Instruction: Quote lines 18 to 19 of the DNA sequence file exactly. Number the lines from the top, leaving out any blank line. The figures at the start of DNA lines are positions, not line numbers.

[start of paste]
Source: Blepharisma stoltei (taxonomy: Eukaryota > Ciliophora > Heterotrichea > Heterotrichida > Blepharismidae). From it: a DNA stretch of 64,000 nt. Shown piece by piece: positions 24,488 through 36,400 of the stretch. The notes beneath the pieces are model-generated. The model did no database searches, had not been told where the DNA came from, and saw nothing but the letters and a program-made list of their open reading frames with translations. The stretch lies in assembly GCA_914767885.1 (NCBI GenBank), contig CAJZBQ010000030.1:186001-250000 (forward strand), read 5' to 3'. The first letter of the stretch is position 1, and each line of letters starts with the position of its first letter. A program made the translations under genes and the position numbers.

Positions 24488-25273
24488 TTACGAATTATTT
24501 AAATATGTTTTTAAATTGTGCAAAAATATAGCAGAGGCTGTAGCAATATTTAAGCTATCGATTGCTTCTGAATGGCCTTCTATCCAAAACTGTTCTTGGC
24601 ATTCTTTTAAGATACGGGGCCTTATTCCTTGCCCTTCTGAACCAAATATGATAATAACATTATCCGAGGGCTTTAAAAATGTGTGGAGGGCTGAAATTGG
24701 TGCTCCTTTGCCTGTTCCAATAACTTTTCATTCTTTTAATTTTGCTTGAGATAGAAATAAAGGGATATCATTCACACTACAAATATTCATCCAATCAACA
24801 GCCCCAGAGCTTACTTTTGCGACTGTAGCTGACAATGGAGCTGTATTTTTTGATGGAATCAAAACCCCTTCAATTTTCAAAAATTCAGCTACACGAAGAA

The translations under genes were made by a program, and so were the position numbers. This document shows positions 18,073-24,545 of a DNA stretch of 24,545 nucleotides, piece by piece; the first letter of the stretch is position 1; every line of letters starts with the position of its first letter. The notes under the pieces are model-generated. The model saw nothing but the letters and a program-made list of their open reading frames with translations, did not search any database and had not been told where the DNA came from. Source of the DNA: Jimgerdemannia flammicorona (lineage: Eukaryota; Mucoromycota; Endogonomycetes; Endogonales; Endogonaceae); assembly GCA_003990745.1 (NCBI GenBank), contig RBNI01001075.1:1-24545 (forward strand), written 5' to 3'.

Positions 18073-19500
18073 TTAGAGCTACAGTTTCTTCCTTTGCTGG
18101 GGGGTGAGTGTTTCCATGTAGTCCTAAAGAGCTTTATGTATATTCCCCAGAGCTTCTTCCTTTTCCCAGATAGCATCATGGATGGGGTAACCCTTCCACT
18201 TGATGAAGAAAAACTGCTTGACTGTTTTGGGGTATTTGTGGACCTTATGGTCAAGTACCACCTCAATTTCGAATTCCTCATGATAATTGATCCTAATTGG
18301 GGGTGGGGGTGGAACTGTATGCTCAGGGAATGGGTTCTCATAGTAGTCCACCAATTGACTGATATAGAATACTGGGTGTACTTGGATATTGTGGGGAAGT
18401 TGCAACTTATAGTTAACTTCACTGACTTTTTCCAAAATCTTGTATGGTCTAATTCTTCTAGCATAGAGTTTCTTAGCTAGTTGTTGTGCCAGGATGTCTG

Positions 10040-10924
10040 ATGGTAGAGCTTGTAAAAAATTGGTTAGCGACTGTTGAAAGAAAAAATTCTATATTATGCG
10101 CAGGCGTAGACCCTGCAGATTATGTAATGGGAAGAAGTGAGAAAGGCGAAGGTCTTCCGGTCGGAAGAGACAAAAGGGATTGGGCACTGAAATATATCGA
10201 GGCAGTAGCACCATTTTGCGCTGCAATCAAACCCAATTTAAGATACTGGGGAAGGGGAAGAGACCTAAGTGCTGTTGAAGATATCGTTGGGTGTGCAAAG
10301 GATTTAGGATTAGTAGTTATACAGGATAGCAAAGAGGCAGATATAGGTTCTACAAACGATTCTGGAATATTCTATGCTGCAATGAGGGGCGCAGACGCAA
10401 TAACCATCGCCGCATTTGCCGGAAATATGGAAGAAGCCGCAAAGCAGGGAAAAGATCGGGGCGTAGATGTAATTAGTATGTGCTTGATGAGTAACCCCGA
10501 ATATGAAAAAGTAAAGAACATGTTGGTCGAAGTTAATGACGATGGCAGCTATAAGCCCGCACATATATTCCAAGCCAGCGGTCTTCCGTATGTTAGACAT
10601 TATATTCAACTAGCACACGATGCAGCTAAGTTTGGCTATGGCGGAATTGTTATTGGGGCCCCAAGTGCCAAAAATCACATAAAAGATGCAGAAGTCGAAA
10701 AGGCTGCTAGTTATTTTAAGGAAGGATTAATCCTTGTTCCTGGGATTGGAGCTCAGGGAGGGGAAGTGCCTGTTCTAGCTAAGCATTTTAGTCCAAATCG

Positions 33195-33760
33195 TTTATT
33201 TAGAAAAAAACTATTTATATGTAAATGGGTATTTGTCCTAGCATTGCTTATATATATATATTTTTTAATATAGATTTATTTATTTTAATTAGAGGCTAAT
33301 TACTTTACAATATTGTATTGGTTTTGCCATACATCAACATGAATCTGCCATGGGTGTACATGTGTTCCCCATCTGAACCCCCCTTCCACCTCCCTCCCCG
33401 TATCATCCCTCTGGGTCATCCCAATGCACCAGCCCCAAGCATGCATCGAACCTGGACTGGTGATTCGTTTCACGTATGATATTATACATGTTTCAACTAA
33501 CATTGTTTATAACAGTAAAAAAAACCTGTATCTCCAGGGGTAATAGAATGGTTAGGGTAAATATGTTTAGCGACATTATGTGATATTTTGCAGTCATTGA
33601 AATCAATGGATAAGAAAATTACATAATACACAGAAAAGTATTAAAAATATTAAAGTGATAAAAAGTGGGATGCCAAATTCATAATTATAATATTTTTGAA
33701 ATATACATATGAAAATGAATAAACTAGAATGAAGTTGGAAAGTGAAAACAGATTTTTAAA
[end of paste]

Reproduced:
10201 GGCAGTAGCACCATTTTGCGCTGCAATCAAACCCAATTTAAGATACTGGGGAAGGGGAAGAGACCTAAGTGCTGTTGAAGATATCGTTGGGTGTGCAAAG
10301 GATTTAGGATTAGTAGTTATACAGGATAGCAAAGAGGCAGATATAGGTTCTACAAACGATTCTGGAATATTCTATGCTGCAATGAGGGGCGCAGACGCAA